The U.S. abstention on the UN Security Council’s resolution condemning Israel’s building of settlements in the West Bank was absolutely the right action, but it was taken for wrong, sophomoric, and really rather dastardly reasons.
The motivation for the abstention was not a clear view of genuine U.S. national security interests — which do, on this issue and many others, including UN membership, benefit from permanent abstention — but rather it came from Obama’s hatred for Israeli Prime Minister Netanyahu, the arrogant and colossal error that Netanyahu, the Republicans, and Israel First made in staging the former’s address to a joint session of Congress on the Iran deal; and Obama’s all-too-appropriate anger at Mr. Trump’s all-too-inappropriate intervention in his conduct of foreign policy. (NB: One must be careful here, as Mr. Trump, not being a dumb-head, certainly knew that the thin-skinned, arrogant Obama would press ahead and abstain. Could that be what Trump wanted when he spouted off?)
The point for Americans here is not that Israel is the bad guy and that the Palestinians are the good guys, or vice versa. The point is that neither party, nor their respective actions, make(s) a lick of difference to the republic’s genuine national security interests as long as the U.S. national government stays out of the affairs of of each. If Israel drives all the Palestinians from the West Bank and builds an only-for-Jews metropolis there, or if the Palestinians find a way to kill Israelis in numbers like those of the Palestinians killed by Israelis, it amounts to precisely nothing that impacts the life-and-death interests of America and nearly all of its citizenry. The exceptions being, of course, those elite Jewish-Americans who prefer the survival of Israel to the welfare and survival of their fellow countrymen, and, who, after all, are expendable citizens who pose nothing but a threat to the republic’s survival. They are worthy only of being ostracized.
The truth is that any chance of a two-state solution in the Israel-Palestine conflict is a decade dead, and only more violence and perhaps war will be forthcoming over the issue of what each side considers its and its faith’s territory. Why would the United States want to stay involved in the bloody business that will ensue as the two states are left to work out their own problems and fanaticism? If the rest of the world lines up on the side of the Israelis or that of the Palestinians, and want to play in this nearly 70-year old, cruel but childish war, let them do so and pay and bleed as America has done for far too long.
Again, Obama, his team of juvenile diplomats, their gangsterish mother hen Hillary Clinton, and now the ketchup-king John Kerry are a reprehensible lot, who for eight years have conducted themselves as if it is still the malodorous 1960s, acting as if they are noble, Che-like agents who are duty-bound to make penitent amends for the supposed sins of colonialism and imperialism, while forcibly imposing the far worse sins of globalism, which will require global fascism to maintain. These people are war-causing imbeciles who were Ivy-League educated (indoctrinated?) with ideas, aspirations, and modes of behavior that reward the violent; cannonize the deviant, libertine, anti-religious, non-white, and subversive; and seek to destroy all the West has created since Athens and the Roman republic were pups.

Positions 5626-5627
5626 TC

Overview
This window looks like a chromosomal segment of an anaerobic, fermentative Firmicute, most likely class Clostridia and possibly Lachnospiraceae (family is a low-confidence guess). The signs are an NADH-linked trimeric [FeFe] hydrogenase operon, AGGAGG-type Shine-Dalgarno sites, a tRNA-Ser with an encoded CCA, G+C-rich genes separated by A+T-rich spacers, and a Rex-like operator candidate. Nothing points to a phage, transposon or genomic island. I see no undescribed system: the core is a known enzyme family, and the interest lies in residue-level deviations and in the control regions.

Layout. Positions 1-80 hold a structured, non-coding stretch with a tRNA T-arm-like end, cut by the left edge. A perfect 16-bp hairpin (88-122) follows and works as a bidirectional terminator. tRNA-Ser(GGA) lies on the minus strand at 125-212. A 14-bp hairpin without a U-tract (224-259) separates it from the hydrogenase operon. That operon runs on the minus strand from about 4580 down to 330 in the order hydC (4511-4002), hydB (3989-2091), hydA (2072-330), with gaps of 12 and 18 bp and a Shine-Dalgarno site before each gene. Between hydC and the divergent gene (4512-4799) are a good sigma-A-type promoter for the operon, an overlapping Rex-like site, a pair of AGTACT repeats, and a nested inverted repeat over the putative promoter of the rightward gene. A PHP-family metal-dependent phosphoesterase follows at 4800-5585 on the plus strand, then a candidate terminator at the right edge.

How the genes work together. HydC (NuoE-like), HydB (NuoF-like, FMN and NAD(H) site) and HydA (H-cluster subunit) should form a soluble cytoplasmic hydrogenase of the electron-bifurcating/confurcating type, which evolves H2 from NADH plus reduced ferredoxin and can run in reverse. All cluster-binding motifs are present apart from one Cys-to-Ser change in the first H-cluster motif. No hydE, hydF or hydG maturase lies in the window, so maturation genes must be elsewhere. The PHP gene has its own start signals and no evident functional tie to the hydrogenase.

John Kerry’s slogan-filled speech on 28 December 2016 is a fine example of mindless U.S. interventionism, a policy that has long displayed a vast ignorance of how a world of nation-states must work. Kerry’s blithe dismissal of the argument that asserts Israel needs more settlements in Palestinian territory to strengthen its national security may be true. That, however, is not what the Israeli government believes, and, as it is that government that must manage Israel’s absolute right of self-defense. Israel’s cabinet would have to be a gang of morons to heed the interventionist words of the hapless Kerry or any other U.S. politician.
Again, the Obama administration’s ego-satisfying and vengeful abstention from voting on the UN Security Council resolution condemning Israeli settlements is a mark of its terminal ignorance about the proper America-centric goals of U.S. foreign policy. But, as noted, the abstention did produce a marvelous bastard of an offspring, one that gives Americans an opportunity to think about how in the world Israel’s nil worth as the republic’s ally can reasonably justify the pointless expenditure of tax dollars and human lives, an endless war with Islam, and unnecessary involvement in irrelevant overseas issues. All of these, at this point, can only distract the new administration from a campaign to repair the widespread economic, political, and social wreckage that is the signal and only achievement of Obama and his party.
On reflection, Americans — especially those who elected Mr. Trump — might well conclude, as did de Tocqueville, that for the good of themselves, their families, their republic, and their posterity, U.S. foreign policy from here on out ought to be one that “consists much more in abstaining than in doing.”
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